Battle during the Irish revolt (1641-1652) that played a key part in triggering the English Civil War, between the rebel Ulster army of Owen Roe O'Neill, and the Scottish Covenanter army in Ulster, commanded by Colonel Robert Monro.
The battle started late in the afternoon, and for the first two hours, O'Neill, an experienced soldier, managed to hold his army together under severe Scottish fire.
The English Civil War, Richard Holmes & Peter Young, an early work by one of the countries best known military historians, this is a superb single volume history of the war, from it's causing to the last campaigns of the war and on to the end of the protectorate.
www.historyofwar.org /articles/battles_benburb.html   (302 words)

  
 ireland.com / TRAVELservice
The town's parish church was built in 1618 and is one of the oldest churches in Ireland still in use and the Main Street's tiny cottages were once used as apple-peeling sheds.
On a hilltop 30 metres over the waters of Benburb Valley Park are the ruins of the fortified Benburb Castle.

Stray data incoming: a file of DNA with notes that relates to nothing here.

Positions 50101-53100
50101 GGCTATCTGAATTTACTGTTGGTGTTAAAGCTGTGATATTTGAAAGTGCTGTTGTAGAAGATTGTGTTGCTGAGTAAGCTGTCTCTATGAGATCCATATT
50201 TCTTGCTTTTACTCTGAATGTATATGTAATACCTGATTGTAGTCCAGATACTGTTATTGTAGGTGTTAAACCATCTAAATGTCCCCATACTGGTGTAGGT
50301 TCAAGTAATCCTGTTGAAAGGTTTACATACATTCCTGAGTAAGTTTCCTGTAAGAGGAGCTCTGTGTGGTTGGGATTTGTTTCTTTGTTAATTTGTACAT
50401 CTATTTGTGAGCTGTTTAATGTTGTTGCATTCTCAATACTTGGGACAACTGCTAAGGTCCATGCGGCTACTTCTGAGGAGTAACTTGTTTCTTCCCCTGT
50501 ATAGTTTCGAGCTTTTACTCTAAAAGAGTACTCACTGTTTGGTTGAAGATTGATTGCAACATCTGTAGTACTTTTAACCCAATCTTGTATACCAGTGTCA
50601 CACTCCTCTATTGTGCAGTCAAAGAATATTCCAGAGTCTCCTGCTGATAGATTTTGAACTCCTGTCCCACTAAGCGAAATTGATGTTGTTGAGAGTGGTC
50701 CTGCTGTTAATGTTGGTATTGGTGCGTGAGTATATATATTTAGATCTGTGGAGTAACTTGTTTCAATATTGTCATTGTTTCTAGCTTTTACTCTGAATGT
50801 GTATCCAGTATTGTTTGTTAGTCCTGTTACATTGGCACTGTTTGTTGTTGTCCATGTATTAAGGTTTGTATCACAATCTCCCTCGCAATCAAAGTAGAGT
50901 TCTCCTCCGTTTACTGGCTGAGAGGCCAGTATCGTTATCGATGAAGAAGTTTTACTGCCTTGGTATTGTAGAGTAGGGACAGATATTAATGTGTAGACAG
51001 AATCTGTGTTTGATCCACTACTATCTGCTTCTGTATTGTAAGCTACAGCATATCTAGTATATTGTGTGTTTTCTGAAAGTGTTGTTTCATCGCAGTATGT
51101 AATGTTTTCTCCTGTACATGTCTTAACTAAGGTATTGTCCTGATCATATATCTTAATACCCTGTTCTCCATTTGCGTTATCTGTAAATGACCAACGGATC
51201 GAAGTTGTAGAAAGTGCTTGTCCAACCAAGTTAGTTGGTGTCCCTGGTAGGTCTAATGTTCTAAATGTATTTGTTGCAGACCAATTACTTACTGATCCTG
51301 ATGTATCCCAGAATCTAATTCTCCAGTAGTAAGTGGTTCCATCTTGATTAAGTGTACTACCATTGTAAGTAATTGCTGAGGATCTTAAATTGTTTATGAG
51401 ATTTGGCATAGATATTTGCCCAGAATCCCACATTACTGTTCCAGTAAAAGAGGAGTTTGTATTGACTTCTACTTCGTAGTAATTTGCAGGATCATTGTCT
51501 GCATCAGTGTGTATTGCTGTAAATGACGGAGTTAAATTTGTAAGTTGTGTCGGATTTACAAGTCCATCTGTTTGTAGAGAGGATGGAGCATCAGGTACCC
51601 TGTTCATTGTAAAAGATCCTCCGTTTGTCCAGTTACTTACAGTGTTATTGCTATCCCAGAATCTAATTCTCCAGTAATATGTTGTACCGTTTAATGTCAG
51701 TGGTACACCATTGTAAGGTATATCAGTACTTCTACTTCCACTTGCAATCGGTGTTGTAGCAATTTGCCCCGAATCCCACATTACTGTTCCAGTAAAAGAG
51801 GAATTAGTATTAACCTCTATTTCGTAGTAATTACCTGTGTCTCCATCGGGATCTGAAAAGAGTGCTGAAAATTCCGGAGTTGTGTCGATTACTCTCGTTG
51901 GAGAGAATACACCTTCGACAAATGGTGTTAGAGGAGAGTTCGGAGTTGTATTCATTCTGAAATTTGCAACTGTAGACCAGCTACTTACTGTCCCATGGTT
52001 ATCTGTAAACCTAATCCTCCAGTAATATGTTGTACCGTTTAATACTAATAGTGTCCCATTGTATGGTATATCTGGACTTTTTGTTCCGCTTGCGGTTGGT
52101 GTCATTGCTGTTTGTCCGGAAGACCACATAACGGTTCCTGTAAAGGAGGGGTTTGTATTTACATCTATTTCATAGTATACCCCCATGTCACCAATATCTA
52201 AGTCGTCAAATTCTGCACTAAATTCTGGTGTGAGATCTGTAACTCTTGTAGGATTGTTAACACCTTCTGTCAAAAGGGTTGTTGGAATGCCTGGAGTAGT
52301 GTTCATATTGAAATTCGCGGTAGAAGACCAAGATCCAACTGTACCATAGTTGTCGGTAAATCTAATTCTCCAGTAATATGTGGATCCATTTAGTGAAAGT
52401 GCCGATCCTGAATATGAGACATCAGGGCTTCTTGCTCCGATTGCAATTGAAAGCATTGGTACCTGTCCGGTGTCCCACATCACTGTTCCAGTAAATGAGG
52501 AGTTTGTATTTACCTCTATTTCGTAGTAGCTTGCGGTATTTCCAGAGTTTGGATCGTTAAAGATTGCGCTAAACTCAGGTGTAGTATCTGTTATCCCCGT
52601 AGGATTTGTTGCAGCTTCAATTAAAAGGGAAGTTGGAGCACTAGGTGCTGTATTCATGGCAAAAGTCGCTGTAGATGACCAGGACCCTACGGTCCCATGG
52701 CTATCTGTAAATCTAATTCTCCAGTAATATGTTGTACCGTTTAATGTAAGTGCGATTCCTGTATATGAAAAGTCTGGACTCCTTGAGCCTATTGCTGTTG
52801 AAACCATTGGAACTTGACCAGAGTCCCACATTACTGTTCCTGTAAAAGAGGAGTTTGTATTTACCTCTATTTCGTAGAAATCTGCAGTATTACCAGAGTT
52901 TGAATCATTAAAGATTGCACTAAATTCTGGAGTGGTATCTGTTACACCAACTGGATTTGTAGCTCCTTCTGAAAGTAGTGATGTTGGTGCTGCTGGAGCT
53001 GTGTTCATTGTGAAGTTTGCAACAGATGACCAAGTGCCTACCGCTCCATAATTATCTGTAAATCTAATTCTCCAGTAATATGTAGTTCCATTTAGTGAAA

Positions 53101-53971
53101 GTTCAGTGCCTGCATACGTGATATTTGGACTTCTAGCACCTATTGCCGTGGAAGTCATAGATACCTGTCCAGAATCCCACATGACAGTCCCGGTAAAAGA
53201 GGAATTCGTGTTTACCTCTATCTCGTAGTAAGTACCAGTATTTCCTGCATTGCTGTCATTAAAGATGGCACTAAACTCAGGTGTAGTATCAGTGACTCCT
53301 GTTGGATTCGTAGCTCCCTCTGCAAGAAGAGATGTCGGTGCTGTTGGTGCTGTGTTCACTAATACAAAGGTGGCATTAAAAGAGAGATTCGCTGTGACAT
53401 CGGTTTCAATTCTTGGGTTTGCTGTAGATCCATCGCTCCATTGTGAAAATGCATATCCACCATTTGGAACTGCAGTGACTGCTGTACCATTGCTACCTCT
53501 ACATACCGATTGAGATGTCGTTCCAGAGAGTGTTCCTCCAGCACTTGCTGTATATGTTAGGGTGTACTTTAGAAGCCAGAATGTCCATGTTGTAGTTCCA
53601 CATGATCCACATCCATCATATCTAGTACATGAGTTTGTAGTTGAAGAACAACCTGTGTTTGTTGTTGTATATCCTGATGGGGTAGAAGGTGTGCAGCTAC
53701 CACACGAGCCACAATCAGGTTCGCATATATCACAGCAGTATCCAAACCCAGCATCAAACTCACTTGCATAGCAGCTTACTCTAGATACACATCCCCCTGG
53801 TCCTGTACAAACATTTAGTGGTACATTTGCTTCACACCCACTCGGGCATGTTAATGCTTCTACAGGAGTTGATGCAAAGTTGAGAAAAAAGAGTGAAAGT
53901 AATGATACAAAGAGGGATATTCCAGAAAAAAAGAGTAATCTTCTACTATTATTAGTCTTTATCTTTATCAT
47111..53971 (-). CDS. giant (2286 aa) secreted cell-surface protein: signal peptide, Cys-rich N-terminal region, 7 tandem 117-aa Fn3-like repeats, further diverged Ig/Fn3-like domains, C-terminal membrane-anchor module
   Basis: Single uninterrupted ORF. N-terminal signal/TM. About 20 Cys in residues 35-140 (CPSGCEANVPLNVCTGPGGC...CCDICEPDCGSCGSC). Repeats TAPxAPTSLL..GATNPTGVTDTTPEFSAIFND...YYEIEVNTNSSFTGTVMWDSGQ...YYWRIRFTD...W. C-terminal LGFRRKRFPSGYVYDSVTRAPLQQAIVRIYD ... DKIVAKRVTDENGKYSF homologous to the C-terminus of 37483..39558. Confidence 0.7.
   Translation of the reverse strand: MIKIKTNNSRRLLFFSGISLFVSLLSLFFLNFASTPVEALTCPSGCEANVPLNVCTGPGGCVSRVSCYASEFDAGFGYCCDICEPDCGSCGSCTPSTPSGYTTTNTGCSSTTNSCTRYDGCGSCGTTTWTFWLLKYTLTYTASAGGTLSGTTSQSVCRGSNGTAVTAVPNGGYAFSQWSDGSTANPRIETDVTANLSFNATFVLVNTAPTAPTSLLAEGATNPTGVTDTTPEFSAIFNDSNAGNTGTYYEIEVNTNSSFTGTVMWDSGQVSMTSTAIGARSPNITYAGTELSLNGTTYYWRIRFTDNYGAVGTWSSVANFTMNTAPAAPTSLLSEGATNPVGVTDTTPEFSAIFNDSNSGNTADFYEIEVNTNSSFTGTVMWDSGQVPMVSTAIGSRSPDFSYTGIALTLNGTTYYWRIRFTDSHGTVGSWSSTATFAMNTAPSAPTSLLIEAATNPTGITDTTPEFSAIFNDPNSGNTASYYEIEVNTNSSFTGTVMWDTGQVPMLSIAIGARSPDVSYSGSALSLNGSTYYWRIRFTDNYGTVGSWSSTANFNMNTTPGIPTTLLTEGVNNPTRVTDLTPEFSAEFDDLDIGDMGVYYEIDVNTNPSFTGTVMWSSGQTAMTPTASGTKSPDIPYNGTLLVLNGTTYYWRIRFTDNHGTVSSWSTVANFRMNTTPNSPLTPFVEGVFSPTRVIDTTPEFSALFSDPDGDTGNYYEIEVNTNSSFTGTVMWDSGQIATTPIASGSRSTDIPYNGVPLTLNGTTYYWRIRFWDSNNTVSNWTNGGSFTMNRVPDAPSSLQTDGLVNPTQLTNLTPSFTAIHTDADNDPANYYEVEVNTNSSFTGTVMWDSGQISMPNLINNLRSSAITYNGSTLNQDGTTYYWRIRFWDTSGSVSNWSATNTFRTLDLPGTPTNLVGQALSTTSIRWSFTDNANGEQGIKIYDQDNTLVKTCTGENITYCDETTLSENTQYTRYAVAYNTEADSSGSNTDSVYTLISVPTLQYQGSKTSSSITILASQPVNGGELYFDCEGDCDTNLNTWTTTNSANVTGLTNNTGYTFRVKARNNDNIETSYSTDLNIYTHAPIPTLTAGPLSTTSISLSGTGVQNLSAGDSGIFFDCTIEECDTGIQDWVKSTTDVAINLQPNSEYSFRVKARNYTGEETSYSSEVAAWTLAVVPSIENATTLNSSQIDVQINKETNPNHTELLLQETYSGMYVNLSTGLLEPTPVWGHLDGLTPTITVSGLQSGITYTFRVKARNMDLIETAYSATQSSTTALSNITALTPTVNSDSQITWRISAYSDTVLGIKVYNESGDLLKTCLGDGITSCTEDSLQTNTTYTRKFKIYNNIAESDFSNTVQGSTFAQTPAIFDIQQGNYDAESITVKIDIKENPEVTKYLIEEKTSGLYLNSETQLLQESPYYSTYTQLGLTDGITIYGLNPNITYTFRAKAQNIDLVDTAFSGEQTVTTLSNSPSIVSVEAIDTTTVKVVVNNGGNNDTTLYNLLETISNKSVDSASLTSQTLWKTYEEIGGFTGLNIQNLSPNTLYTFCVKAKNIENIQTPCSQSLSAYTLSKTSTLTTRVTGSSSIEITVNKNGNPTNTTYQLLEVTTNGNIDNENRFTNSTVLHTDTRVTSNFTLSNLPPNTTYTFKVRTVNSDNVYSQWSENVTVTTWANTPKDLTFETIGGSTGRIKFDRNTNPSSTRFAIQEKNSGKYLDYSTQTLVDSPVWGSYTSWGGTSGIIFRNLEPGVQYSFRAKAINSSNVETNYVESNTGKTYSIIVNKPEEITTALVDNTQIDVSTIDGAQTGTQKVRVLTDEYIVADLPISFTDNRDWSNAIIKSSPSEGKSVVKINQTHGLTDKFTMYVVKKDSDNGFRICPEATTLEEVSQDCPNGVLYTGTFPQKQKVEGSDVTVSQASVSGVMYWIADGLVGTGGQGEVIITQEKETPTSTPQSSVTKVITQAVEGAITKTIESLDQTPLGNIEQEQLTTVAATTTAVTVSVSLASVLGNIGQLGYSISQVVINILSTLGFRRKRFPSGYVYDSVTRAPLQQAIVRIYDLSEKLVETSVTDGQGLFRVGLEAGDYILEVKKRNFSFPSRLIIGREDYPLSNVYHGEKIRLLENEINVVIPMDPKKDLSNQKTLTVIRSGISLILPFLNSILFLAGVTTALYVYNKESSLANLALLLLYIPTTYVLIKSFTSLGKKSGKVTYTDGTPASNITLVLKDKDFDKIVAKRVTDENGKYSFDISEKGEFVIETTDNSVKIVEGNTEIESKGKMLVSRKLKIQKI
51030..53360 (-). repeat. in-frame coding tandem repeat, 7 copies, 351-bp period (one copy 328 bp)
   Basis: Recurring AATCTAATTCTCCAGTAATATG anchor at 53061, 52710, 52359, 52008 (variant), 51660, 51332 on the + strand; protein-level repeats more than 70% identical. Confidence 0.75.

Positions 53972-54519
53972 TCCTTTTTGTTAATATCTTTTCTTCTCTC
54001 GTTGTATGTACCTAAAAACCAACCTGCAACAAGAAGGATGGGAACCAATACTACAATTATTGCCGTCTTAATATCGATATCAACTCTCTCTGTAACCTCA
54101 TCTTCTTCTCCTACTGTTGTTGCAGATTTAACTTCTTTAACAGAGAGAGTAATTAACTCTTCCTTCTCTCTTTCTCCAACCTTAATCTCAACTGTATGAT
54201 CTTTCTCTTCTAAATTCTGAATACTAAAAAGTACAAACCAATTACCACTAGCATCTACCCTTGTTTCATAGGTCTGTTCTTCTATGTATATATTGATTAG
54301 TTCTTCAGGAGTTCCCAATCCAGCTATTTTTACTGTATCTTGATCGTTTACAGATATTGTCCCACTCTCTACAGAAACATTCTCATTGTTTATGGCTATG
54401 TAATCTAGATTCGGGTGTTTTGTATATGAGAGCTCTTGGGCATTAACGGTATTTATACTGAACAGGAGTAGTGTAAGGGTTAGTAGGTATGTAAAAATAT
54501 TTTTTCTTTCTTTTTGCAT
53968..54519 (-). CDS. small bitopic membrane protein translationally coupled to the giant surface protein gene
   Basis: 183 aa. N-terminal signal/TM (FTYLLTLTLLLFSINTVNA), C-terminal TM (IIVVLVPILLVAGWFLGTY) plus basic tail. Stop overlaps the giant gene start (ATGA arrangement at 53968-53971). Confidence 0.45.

West of Benburb is Clogher Valley, the birth place of the great-grandfather of the 18th US President Ulysses S. Grant.
www.ireland.com /travel/counties/tyrone_t.htm   (629 words)

  
 Battle of Benburb - Wikipedia, the free encyclopedia
Benburb Dungans Hill Knocknanauss – Rathmines – Drogheda – Wexford – Waterford – Clonmel – Macroom – Scarrifholis – Limerick – Knocknaclashy – Galway
However, he had just been supplied by the Papal Nuncio to Ireland, (Giovanni Battista Rinuccini), with muskets, ammunition and money with which to pay his soldiers' wages.
O’Neill’s Ulster army showed a discipline and training that was lacking in the Confederate disasters at Dungans Hill and Knocknanauss the following year.
en.wikipedia.org /wiki/Battle_of_Benburb   (801 words)

  
 [No title]   (Site not responding. Last check: 2007-09-10)
The Battle of Annas and the defeat of Edward Balliol.
The Battle of Flodden and death of James IV of Scotland.
The Battle of the Boyne is fought at the Boyne River where William of Orange defeats the Jacobite forces of James II.
users.ev1.net /~gpmoran/CeltChron3.htm   (5675 words)

  
 O'Neill Country Historical Society
Many of the defining political events and movements of Irish history have their origins within this geographical area, from the Battle of Benburb in 1646, to the formation of the orange Order in 1795 at Loughgall to the early Civil Rights protests of 1969 at Dungannon and Caledon.